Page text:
Gene flow versus genetic drift in Lesjaskogsvatnet

The overall significant correlation between genetic and geographic distance in this system suggests a regional migration-drift equilibrium, allowing for divergence despite ongoing gene flow. The DPR analysis (Koizumi et al., 2006) additionally revealed differing patterns among local populations that can be divided into three groups:

  1. The majority of the population-year samples (20/35) did not show increasing genetic distance with increasing geographic distance (Figure 3d), and showed a generally low level of genetic differentiation, indicating that gene flow overrides the effects of genetic drift in most of these local populations. It should be noted, however, that the very steep slope of one population-year sample, NHYR01, suggests that the lack of significance in this case might be because of a lack of close population comparisons (Figure 1 and Table 2).
  2. Thirteen out of the 35 population-year samples revealed a significant IBD pattern representing an increasing contribution of genetic drift together with less gene flow among more distant populations (Figure 3c), that is, a pattern that most closely resembles a migration-drift equilibrium. All populations that showed this pattern (BRA, BRY, NSKO, SSKO and STE) are found in basin 1 (see Figure 1), as they exhibited the largest genetic differentiation when compared with more distant populations from basin 2. Thus, it seems that the two basins are weakly separated, despite the absence of any obvious physical barriers and all tributaries being within easily attainable swimming distance of grayling (see also Figure 4). In fact, grayling individuals at any location in the lake can easily access any stream in less than 24 h, even at very low swimming velocities. At an average swimming speed of 0.5 body lengths per second, which is slow compared with typical grayling values (for example, Nykänen et al., 2004), individuals larger than 22 cm can swim from one end of the lake to the other within that time. Preliminary results from an acoustic telemetry study conducted in 2009/10 reveal high site fidelity for most individuals tracked. Individuals from one sub-population (SSKO) seem to be more prone to interbasin movements (50% visited other basins during the cause of a year) than those from three other sub-populations (7%). However, all but one individual (from SSKO) came back to the original basin within a couple of weeks (unpublished data). In future, a landscape genetic approach aimed at investigating how genetic variation is affected by landscape and environmental variables would be useful to disentangle the effects of evolutionary forces interacting with landscape characteristics within and also across basins.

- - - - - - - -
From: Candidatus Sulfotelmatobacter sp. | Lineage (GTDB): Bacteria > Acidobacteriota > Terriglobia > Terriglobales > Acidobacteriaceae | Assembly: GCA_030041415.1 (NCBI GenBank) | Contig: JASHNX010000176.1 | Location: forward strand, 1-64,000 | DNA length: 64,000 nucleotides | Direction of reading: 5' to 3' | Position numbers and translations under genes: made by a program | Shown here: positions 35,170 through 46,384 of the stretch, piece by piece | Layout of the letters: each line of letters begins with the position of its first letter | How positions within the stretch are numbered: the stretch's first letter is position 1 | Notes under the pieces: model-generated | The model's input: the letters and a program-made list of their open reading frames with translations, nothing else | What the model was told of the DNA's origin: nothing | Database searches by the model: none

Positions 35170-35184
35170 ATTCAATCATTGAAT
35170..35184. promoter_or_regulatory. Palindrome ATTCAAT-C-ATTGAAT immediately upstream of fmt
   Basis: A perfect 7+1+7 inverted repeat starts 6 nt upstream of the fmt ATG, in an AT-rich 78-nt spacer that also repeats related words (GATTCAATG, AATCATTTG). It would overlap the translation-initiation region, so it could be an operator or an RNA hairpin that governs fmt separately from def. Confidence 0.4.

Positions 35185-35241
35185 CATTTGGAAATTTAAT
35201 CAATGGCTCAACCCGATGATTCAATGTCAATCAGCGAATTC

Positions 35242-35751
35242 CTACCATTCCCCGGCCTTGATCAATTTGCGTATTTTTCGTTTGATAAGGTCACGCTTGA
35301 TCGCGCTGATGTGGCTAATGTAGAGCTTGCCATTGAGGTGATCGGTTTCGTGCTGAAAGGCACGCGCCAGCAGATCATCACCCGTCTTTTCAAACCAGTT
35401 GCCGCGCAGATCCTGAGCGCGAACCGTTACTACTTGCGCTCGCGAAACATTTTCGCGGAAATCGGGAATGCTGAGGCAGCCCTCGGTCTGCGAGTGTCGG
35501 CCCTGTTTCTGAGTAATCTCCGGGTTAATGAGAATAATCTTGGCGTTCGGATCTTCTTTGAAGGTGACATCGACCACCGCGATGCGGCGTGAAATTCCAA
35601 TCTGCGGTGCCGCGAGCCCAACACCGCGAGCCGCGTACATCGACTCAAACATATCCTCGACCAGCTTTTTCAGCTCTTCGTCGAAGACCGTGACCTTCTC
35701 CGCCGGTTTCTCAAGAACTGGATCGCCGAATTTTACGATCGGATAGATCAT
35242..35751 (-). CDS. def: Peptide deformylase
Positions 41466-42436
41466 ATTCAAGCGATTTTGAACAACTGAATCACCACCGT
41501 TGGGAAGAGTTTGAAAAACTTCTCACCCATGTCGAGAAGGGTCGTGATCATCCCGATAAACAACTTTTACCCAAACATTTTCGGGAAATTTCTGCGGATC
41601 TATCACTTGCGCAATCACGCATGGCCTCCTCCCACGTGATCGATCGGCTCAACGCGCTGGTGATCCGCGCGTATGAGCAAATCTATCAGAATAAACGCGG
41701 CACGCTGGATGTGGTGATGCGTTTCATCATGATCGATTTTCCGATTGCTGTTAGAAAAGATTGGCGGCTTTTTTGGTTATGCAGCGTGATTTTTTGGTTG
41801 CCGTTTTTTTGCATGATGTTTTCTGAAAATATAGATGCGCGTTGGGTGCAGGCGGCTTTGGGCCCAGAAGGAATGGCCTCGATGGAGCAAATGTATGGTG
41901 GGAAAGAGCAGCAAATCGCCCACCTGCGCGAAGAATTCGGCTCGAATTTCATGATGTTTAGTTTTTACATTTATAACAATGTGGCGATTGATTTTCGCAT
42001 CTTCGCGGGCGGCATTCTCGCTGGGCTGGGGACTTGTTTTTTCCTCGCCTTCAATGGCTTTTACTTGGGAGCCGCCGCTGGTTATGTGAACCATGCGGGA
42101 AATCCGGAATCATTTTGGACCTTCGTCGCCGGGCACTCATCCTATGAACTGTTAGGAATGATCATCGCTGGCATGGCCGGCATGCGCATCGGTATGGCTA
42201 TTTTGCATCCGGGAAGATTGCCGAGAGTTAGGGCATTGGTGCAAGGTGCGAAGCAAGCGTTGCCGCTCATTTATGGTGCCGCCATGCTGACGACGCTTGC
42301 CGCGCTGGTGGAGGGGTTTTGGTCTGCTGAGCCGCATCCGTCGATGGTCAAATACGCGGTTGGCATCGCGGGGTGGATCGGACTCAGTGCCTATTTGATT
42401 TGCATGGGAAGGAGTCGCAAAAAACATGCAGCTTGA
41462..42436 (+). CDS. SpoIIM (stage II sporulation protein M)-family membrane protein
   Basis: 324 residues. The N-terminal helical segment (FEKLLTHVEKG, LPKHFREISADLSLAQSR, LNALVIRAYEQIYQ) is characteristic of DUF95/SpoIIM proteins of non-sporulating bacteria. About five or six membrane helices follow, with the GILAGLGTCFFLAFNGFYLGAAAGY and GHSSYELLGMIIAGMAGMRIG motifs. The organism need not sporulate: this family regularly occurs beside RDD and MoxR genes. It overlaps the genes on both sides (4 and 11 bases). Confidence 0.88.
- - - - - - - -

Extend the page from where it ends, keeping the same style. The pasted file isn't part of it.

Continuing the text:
3. Two ‘outlier' population-year samples (LAG01 and SAN07), not in migration-drift equilibrium, appeared to be significantly diverged even from very nearby populations, indicating that genetic drift might dominate in these cases. From fishermen catch reports, we know that fishes belonging to the lake-spawning LAG population spawn much earlier than any non-lake-spawning population, and the year-to-year stability in spawning temperature is likely to be greater in the lake than in the rivers. SAN is a small, warm stream that not only shows a high contribution of genetic drift but is also the only spawning stream (with more than one sampling year, see Table 1) that consistently did not exhibit signatures of a population bottleneck. Some, so far unknown, factor(s) isolate these populations from the others, and further investigations are required to understand why.